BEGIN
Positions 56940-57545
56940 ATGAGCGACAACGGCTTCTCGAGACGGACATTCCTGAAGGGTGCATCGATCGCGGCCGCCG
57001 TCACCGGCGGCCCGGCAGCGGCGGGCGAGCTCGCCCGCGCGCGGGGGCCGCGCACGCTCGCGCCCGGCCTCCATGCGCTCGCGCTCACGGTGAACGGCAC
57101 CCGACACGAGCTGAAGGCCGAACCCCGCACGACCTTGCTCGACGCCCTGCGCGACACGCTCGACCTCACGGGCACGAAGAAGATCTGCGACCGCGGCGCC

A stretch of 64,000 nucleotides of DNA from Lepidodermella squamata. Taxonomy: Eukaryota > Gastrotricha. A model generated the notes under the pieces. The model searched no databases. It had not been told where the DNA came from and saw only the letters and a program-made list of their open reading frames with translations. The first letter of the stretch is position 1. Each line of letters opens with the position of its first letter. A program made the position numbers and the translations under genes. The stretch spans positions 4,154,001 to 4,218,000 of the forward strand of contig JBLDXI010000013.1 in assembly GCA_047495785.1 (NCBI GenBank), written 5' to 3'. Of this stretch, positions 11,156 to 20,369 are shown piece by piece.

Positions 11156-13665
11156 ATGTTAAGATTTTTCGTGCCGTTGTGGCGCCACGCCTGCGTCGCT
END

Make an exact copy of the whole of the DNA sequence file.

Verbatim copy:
Positions 56940-57545
56940 ATGAGCGACAACGGCTTCTCGAGACGGACATTCCTGAAGGGTGCATCGATCGCGGCCGCCG
57001 TCACCGGCGGCCCGGCAGCGGCGGGCGAGCTCGCCCGCGCGCGGGGGCCGCGCACGCTCGCGCCCGGCCTCCATGCGCTCGCGCTCACGGTGAACGGCAC
57101 CCGACACGAGCTGAAGGCCGAACCCCGCACGACCTTGCTCGACGCCCTGCGCGACACGCTCGACCTCACGGGCACGAAGAAGATCTGCGACCGCGGCGCC

A stretch of 64,000 nucleotides of DNA from Lepidodermella squamata. Taxonomy: Eukaryota > Gastrotricha. A model generated the notes under the pieces. The model searched no databases. It had not been told where the DNA came from and saw only the letters and a program-made list of their open reading frames with translations. The first letter of the stretch is position 1. Each line of letters opens with the position of its first letter. A program made the position numbers and the translations under genes. The stretch spans positions 4,154,001 to 4,218,000 of the forward strand of contig JBLDXI010000013.1 in assembly GCA_047495785.1 (NCBI GenBank), written 5' to 3'. Of this stretch, positions 11,156 to 20,369 are shown piece by piece.

Positions 11156-13665
11156 ATGTTAAGATTTTTCGTGCCGTTGTGGCGCCACGCCTGCGTCGCT